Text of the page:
The League of Outsider Baseball: An Illustrated History of Baseball's Forgotten Heroes is a collection of vignettes and vintage style illustrations that wanders through the depths of baseball to find some of the less known fascinating stories arising from our American pastime. Baseball, like much of history, has narratives that can be hyper-local or transient in their importance. These stories may be well known at the time, but generally fade away and become long forgotten. For instance, I imagine many of you respond with a blank face when the phrase "Mystique and Aura" is mentioned.
Outsider Baseball tries to collect those peculiar twists on history in a way that is much warmer and largely lacking a thesis as a similar book we reviewed last year, the Devil Snake Curve. In that work, baseball was used to illustrate the darker side of the game and how, coincidentally or not, it reflected American society. In this work, the stated goal is to find those interesting and peculiar diamond-in-the-rough kind of stories that are tinged with colorful nostalgia. Outsider Baseball fills one with the sense of the great wonder and bootstrap style American tales.
Of course, the focus is squarely placed on the narratives and less so on fine tuning the true reality of the sport. Baltimore fans would find the story about Steve Dalkowski as quite familiar. For the unknowing, Dalkowski is a storied figure in baseball for his absurd fastball and his absurd lack of control. Accolades of his velocity were preached by such illuninaries as Pat Gillick, a former teammate, and Ted Williams, a Spring Training opponent. After throwing a good hundred warm up pitches or so, the Orioles supposedly used a wind tunnel to measure his velocity with that tunnel set up at home plate. It measured his fastball in the mid-90s, which means, using today's radar guns, a velocity out of the hand around 110. An Aroldis Chapman without control. Eventually, injury and alcohol destroyed his career and severely impaired the rest of his life.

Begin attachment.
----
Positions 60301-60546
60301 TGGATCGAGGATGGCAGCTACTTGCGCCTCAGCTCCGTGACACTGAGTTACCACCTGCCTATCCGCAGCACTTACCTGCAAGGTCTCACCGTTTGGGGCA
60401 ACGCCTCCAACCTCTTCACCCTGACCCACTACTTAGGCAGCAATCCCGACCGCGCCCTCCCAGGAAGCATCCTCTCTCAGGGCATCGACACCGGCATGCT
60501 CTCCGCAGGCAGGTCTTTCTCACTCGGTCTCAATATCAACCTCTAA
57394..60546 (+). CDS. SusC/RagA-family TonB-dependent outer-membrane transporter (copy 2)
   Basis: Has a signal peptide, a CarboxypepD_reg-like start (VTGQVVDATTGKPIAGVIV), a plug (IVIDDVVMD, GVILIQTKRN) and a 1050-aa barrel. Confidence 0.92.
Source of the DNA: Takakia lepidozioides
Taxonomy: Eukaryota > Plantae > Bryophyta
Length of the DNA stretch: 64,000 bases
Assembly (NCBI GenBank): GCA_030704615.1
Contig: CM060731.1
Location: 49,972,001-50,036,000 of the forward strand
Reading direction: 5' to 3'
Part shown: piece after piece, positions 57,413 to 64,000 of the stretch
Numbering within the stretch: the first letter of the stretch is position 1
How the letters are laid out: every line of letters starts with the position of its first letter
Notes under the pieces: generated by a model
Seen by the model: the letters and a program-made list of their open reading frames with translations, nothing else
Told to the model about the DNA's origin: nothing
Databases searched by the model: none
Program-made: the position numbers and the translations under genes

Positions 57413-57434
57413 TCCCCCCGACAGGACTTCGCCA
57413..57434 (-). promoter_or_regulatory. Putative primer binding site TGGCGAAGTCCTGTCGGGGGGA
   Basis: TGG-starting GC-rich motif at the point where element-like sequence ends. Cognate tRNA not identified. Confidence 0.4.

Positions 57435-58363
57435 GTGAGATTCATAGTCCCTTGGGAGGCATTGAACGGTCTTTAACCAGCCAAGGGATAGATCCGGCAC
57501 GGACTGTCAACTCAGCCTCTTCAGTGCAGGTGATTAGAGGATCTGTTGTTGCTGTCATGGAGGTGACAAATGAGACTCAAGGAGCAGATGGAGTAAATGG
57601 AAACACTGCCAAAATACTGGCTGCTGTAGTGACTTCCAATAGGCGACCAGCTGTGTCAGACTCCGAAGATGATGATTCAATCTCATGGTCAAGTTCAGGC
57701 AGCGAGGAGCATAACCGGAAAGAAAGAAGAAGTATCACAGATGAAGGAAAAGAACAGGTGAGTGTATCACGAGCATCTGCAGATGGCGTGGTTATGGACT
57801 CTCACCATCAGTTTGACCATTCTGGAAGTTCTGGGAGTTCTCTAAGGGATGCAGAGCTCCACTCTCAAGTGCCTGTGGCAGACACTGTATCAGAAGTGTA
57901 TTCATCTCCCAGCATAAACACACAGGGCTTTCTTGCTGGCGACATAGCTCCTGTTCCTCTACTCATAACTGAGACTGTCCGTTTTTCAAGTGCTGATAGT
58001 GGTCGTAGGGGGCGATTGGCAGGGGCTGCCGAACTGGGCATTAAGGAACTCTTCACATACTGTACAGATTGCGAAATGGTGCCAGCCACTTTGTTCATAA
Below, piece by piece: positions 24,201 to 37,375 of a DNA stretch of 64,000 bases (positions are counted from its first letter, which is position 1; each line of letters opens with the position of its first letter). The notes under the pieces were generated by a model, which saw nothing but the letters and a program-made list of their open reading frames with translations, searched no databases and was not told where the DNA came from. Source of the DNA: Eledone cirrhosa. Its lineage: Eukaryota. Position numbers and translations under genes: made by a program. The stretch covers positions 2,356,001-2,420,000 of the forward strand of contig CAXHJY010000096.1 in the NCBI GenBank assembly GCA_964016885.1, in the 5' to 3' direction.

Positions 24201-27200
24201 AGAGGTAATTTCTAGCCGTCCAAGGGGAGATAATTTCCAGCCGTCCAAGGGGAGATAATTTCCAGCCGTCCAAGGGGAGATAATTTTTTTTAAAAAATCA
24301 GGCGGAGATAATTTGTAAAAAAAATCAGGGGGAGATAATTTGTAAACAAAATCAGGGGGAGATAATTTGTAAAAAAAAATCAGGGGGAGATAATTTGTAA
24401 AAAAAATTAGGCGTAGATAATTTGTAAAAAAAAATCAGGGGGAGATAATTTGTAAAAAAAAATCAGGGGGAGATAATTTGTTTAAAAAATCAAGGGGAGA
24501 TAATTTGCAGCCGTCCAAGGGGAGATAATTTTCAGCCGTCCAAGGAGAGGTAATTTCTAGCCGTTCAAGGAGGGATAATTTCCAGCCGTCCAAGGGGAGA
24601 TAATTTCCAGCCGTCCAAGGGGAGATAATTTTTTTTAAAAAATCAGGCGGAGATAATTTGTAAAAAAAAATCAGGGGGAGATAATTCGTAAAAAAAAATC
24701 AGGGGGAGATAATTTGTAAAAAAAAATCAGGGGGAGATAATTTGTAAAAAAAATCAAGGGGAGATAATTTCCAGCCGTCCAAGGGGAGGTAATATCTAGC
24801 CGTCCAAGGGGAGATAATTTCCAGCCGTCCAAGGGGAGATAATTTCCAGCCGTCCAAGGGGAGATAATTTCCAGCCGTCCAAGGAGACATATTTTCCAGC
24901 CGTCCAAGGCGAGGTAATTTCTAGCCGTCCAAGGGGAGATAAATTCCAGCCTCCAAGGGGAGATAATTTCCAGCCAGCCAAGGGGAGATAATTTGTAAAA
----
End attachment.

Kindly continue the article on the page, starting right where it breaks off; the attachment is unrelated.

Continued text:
There is an amazing story there and elements have been visited for movies like Bull Durham and The Rookie. However, some of the stories are impossible. In the book, it mentions Dalko's fastball as sinking and then rising due to the effect of his velocity. This is not true. Basically, it comes down to the Magnus effect. The velocity in conjunction with the seams on a four seam fastball work together to provide an upward force. This force does not cause the ball to rise, but for it to sink less rapidly. An individual who is highly experienced in observing the trajectory of a baseball might confuse the less rapid descent as the ball lifting upward when it clearly is not.
The book though is able to outpace little missteps like this because stories are not exactly about reality, but of a misty remembered reality contributing to an emotional truth that fleshes out the kernels of fact. The core of the short stories and nearly all of the trappings are amazingly well-researched and accurate. It makes a great companion for an avid baseball fan who needs to find something to mention for the moments of needed small talk between innings or during a pitching change.
The League of Outsider Baseball
by Gary Cieradkowski
240 pages, Touchstone